Turkey imported 628 tons of teargas and pepper spray in 12 years – report


Turkey has bought $21 million in tear gas and pepper spray – mainly from US and Brazil – over the past 12 years, Turkish media reported. The US is known for its exports of crowd control munitions to countries rocked by widespread protest.

In total, Turkey imported 628 tons of tear gas and pepper spray between 2000 and 2012, Turkish newspaper Sozcu reported quoting Customs and Trade Minister Hayati Yazici.

Turkey is currently being rocked by its biggest wave of anti-government protests in years. At least two people have been killed and thousands injured from clashes with police since the protests began on Friday. Videos and images have emerged on social media showing police in riot gear firing tear gas, using pepper spray and physically beating demonstrators.

Ankara has been criticized for its mass crackdown on the protests and its widespread use of tear gas and pepper spray to disperse demonstrators.

On Tuesday, the UN’s human rights office urged Turkey to conduct an independent probe into how its security forces have treated the anti-government protesters. “We’re concerned about reports of excessive use of force by law enforcement officers against protestors in Turkey,” UN high commissioner for human rights spokesperson Cecile Pouilly said.

Opposition Nationalist Movement Party [MHP] leader Devlet Bahceli condemned the police’s excessive use of tear gas: “Yes it is true that the [ruling Justice and Development Party] AKP has established gas chambers similar to the Nazis, it is true that the AKP pokes its nose into everybody’s private lives,” Bahceli told his party members in Parliament.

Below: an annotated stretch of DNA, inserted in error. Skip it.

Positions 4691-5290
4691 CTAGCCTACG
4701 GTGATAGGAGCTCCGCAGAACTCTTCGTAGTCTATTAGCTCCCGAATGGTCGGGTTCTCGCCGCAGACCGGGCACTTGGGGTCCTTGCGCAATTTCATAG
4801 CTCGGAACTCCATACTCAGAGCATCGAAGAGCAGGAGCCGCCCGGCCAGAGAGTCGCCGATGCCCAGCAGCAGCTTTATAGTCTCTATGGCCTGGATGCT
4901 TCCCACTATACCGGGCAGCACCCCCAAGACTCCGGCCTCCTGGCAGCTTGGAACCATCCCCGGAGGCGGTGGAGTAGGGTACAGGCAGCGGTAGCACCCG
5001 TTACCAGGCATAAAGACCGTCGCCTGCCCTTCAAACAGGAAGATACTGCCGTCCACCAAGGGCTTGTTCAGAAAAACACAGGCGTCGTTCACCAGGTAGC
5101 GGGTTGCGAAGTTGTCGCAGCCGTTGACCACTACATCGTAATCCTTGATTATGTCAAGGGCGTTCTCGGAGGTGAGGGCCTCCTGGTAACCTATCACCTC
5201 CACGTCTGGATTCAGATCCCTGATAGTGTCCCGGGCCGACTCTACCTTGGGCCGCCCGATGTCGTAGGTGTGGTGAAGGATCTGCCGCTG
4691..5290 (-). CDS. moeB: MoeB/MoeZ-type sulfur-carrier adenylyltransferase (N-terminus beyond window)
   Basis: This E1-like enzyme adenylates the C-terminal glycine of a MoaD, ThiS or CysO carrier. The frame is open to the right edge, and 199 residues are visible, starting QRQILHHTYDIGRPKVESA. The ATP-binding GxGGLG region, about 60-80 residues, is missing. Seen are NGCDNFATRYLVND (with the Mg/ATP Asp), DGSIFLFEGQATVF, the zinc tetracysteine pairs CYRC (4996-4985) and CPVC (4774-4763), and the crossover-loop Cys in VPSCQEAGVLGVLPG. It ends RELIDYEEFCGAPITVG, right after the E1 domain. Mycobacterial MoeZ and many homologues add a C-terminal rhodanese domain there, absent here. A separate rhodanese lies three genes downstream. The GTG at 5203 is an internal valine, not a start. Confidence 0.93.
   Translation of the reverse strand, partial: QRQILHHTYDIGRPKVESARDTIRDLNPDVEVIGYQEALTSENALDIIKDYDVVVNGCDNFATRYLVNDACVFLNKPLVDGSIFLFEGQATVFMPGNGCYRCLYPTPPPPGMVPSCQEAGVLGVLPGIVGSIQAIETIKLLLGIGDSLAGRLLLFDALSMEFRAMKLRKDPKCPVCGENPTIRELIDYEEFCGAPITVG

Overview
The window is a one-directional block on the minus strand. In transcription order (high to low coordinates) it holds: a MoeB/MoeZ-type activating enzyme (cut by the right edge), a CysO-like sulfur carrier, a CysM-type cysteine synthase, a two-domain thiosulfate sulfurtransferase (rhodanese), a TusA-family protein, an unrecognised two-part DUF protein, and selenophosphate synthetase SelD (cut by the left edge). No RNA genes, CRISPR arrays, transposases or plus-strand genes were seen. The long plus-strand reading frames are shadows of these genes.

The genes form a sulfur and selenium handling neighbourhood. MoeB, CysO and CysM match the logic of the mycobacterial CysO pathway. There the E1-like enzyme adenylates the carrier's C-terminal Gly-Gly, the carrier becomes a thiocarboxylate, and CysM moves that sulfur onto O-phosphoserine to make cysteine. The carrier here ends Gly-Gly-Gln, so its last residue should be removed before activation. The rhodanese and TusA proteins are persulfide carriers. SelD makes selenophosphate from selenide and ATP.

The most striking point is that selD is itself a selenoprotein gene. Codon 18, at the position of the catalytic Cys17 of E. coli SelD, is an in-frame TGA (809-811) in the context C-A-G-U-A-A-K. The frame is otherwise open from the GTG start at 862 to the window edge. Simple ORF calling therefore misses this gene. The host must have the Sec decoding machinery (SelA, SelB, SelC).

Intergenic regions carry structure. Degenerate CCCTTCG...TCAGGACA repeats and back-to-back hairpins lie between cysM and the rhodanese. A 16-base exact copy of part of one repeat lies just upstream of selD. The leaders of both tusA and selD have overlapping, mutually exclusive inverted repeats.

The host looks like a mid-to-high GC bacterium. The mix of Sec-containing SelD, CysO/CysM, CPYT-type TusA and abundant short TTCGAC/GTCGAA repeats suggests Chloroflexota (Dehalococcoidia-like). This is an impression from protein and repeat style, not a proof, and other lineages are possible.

Human Rights Watch urged Turkish Prime Minister Tayyip Erdogan’s government to “end police violence and excessive use of force against protesters across Turkey,” the group said in a statement published on its website.

“The police’s record on abusive policing has been surpassed as they use tear gas and water cannon fire against peaceful demonstrators,” said Emma Sinclair-Webb, senior Turkey researcher at Human Rights Watch.

Turkish Deputy Prime Minister Bulent Arinc apologized on Tuesday for the initial treatment of the protesters at the planned demolition of Taksim Gezi Park to build a mall. He said that the police’s actions were wrong, and said that security forces have been ordered not to use tear gas except in cases of self-defense.

“The excessive violence that was used in the first instance against those who were behaving with respect for the environment is wrong and unfair. I apologize to those citizens,” Arinc said at a news conference.

However, Prime Minister Erdogan has referred to the protests as the work of secular enemies who have failed to come to terms to the electoral win of his own AK Party.

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